Cyber Institute adds to growing cyber hub in downtown Augusta
News 12 NBC 26 @ 11:00 / Wednesday, Jan. 11, 2017
AUGUSTA, Ga. (WRDW/WAGT) -- City leaders are welcoming the growth from the downtown security development with open arms.
"I think that's a tremendous opportunity for us as a city. It gives the university an opportunity to grow. It gives our city an opportunity to grow as well, as this investment is being made, and the number of jobs that will be spawned off of it, again, is just tremendous." Mayor Hardie Davis said.
Right now the old Woolworth's building looks like empty space and dusty floors. But it's turning into it's own cyber center, the Augusta Innovation Zone.
"We want to create a space where people can really gather and grow but they need a place to go when they get too big enough that they don't fit in the space anymore," John Cates with the Augusta Innovation Zone said.
Another empty space is going to be filling that need, the Augusta Golf and Gardens.
"I worked while I was in office to try to get that space filled and it's really just been empty for decades now," Deke Copenhaver said.
But not anymore. This adds to a number of empty, old buildings that are turning cyber including Sibley Mill, Unisys, the Suntrust building, and more. It's growing a cyber community right in downtown Augusta.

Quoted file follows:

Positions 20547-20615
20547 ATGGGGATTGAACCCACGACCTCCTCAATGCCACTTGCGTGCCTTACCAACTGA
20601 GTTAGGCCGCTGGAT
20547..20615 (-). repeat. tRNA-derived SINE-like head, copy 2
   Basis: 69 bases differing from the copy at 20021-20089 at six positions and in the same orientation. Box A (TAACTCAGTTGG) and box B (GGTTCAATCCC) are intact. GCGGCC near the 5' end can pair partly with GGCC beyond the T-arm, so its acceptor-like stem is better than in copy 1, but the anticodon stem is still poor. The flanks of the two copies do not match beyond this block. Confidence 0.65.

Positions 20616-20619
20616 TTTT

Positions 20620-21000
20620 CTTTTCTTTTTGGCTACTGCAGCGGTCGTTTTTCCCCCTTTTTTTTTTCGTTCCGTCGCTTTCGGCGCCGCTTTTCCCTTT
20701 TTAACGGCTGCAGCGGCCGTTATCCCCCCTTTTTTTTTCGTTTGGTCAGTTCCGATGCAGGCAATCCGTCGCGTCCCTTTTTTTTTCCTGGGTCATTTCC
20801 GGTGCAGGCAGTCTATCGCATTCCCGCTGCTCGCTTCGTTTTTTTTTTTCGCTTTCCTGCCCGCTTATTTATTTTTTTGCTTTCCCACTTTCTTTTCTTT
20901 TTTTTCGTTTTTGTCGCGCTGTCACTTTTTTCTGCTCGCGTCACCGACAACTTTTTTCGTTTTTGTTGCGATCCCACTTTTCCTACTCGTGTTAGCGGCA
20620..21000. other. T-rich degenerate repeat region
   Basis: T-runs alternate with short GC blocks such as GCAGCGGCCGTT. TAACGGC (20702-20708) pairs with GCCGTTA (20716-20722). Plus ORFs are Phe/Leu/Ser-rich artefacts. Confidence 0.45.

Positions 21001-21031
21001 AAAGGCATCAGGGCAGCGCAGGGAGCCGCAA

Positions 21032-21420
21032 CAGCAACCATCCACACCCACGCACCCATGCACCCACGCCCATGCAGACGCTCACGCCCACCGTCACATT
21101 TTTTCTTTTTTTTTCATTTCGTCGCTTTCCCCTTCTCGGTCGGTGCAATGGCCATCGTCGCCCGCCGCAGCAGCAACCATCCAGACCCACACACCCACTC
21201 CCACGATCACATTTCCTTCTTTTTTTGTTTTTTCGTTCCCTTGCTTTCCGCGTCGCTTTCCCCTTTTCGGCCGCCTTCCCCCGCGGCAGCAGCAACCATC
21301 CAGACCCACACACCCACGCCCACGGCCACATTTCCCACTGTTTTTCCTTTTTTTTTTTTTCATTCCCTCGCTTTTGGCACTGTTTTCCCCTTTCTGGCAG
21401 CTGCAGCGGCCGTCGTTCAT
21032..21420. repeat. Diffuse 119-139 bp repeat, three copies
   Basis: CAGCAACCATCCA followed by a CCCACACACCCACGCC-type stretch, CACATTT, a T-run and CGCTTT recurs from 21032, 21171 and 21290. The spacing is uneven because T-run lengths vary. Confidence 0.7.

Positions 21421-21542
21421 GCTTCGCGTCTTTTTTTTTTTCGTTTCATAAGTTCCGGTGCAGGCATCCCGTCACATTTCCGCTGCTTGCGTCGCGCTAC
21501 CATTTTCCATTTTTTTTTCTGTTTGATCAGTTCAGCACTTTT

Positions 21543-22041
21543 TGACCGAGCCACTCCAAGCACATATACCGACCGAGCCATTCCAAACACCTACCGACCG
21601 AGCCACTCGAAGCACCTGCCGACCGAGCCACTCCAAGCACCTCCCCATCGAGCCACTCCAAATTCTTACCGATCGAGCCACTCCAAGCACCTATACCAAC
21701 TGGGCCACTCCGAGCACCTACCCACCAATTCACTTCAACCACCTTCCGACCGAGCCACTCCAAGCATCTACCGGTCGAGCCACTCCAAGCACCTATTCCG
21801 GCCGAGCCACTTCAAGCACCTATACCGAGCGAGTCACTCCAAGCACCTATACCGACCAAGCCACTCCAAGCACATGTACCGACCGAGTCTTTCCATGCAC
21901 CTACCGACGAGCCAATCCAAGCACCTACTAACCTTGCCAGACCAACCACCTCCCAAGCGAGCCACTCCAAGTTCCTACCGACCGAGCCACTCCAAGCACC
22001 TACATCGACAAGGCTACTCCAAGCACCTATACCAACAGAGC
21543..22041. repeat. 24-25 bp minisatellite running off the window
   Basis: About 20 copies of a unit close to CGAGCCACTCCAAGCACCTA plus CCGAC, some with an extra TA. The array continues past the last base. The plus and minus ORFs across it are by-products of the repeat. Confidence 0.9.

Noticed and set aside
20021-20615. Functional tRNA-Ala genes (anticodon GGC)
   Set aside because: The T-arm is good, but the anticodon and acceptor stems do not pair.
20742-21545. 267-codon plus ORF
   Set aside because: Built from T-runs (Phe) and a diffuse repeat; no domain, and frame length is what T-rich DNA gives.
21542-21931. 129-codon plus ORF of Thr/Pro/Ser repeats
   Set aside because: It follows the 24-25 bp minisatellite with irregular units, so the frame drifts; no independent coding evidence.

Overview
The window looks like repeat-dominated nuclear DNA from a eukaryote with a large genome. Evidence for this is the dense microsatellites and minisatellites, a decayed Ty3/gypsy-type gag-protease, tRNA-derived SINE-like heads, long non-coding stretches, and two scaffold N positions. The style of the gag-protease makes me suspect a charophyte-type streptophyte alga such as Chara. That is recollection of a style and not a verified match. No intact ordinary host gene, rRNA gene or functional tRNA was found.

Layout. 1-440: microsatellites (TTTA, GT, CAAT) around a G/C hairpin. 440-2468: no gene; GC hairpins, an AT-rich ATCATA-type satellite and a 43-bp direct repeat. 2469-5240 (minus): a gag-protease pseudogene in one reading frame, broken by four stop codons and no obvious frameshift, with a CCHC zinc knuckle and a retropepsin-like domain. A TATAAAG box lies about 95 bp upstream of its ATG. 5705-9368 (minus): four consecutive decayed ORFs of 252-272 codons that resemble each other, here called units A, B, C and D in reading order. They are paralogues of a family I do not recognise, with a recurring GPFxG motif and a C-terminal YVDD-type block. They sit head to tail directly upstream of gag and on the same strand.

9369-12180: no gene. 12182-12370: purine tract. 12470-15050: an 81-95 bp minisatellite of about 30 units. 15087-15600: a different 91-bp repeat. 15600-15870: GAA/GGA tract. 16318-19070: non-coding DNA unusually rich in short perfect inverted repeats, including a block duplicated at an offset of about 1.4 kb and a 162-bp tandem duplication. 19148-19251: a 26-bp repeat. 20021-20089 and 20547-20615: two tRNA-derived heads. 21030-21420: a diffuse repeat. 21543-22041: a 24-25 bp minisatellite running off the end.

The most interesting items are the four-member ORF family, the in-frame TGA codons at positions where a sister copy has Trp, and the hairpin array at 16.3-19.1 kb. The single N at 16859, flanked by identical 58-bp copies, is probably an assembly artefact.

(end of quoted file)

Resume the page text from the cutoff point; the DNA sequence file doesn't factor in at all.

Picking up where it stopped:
"I'm really excited about what's going on in August up from a technology standpoint," Tommy Wofford said.
The new state cyber center is supposed to be public-private and it's already attracting private interest.
"To be able to brainstorm at the Augusta Innovation Zone and then bring their business to the Golf and Gardens is really just going to be symbiotic relationship I really could not be more thrilled," Copenhaver said.
Creating an entire community for cyber in one spot.
"You can go from being a student all the way up to owning your own tech company without ever having to leave Augusta," Cates said.
And turning Augusta's potential into progress.
"This is a high-quality investment this is going to be high but quality high earning it overall people coming here," Wofford said.
"I want people to say why can't we be more like Augusta and I think that's what's about to happen," Copenhaver said.